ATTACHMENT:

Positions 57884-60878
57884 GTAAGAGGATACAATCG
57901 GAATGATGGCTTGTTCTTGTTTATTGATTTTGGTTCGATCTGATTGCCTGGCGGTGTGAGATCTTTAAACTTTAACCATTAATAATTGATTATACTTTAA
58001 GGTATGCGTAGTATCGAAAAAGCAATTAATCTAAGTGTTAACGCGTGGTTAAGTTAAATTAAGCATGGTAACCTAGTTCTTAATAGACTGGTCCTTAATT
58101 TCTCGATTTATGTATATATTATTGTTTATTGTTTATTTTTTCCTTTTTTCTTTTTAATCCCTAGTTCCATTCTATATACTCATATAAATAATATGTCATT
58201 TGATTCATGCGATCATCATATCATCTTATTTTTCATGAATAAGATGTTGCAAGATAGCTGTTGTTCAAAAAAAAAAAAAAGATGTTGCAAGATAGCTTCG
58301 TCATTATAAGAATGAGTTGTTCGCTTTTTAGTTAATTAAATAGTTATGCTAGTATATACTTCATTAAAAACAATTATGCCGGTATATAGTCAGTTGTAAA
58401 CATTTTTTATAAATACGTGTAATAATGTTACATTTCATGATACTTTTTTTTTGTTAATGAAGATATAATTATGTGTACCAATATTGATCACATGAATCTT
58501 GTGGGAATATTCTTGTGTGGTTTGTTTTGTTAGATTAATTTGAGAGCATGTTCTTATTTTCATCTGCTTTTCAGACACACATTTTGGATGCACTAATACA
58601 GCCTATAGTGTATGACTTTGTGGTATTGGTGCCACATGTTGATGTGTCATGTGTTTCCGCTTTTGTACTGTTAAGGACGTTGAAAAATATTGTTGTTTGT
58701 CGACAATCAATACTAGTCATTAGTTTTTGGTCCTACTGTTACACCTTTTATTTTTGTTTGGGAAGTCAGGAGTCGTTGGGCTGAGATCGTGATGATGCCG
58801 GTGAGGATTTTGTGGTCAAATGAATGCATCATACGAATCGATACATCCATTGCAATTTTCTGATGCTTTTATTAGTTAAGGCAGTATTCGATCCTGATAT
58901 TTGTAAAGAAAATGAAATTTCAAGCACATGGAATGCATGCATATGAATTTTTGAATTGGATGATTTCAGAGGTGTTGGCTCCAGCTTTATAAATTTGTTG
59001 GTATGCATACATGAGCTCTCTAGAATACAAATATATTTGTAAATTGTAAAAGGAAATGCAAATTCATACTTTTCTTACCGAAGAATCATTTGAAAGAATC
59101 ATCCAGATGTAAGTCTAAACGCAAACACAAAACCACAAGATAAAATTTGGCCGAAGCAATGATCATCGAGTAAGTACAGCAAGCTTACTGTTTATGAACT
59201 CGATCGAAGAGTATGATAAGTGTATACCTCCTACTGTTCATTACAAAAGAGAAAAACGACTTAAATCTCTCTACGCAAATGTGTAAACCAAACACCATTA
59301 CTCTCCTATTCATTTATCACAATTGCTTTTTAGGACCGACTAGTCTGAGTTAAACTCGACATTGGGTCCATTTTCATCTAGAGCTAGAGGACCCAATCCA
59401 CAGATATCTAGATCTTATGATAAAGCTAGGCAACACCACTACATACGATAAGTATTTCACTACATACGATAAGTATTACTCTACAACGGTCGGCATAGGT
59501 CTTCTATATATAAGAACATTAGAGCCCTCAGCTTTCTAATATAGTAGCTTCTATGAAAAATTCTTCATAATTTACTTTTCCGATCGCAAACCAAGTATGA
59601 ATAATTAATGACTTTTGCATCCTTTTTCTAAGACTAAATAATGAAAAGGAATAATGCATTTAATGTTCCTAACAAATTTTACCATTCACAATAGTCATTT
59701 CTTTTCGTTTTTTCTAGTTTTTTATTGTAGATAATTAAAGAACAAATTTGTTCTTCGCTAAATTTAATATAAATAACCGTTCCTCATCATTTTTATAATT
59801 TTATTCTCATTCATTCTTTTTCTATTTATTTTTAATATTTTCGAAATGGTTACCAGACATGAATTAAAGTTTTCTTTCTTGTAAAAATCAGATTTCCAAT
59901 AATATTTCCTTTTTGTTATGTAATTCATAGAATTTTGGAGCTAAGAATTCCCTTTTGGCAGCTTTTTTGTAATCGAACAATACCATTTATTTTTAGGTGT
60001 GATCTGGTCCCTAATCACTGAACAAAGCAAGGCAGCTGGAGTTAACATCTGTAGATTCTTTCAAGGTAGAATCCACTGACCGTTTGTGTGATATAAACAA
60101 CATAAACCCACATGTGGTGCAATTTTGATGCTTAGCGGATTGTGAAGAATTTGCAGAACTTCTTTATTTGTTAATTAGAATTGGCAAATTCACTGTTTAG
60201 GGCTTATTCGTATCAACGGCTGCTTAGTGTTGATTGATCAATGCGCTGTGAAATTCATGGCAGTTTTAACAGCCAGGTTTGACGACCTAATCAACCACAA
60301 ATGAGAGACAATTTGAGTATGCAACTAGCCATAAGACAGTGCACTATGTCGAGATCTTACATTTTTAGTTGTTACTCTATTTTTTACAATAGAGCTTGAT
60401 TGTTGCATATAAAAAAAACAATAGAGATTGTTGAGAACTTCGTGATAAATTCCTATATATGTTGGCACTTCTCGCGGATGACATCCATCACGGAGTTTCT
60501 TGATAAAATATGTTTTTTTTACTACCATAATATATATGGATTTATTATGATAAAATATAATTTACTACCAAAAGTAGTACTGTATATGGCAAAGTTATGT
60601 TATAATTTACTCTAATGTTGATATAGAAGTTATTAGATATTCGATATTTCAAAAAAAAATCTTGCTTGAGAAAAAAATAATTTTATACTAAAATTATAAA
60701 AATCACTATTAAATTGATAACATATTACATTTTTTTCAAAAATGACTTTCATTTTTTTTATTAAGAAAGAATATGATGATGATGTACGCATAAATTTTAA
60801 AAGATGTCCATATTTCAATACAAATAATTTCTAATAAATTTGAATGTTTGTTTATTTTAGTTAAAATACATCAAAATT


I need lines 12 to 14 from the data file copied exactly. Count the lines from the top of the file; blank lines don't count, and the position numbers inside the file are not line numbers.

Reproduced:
58801 GTGAGGATTTTGTGGTCAAATGAATGCATCATACGAATCGATACATCCATTGCAATTTTCTGATGCTTTTATTAGTTAAGGCAGTATTCGATCCTGATAT
58901 TTGTAAAGAAAATGAAATTTCAAGCACATGGAATGCATGCATATGAATTTTTGAATTGGATGATTTCAGAGGTGTTGGCTCCAGCTTTATAAATTTGTTG
59001 GTATGCATACATGAGCTCTCTAGAATACAAATATATTTGTAAATTGTAAAAGGAAATGCAAATTCATACTTTTCTTACCGAAGAATCATTTGAAAGAATC